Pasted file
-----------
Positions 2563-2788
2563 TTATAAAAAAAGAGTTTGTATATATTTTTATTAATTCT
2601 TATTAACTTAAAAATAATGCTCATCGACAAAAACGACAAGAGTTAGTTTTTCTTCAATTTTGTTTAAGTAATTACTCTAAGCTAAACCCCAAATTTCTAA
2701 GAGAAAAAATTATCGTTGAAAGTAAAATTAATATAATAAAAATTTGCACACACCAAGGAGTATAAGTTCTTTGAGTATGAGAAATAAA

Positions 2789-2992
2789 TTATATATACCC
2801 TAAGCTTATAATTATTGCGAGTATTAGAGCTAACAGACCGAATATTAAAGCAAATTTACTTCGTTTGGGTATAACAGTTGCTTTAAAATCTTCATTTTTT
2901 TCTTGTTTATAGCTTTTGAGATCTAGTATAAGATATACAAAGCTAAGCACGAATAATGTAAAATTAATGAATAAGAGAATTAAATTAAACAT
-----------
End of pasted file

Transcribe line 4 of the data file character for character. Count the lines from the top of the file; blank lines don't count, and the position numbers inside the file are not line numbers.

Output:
2701 GAGAAAAAATTATCGTTGAAAGTAAAATTAATATAATAAAAATTTGCACACACCAAGGAGTATAAGTTCTTTGAGTATGAGAAATAAA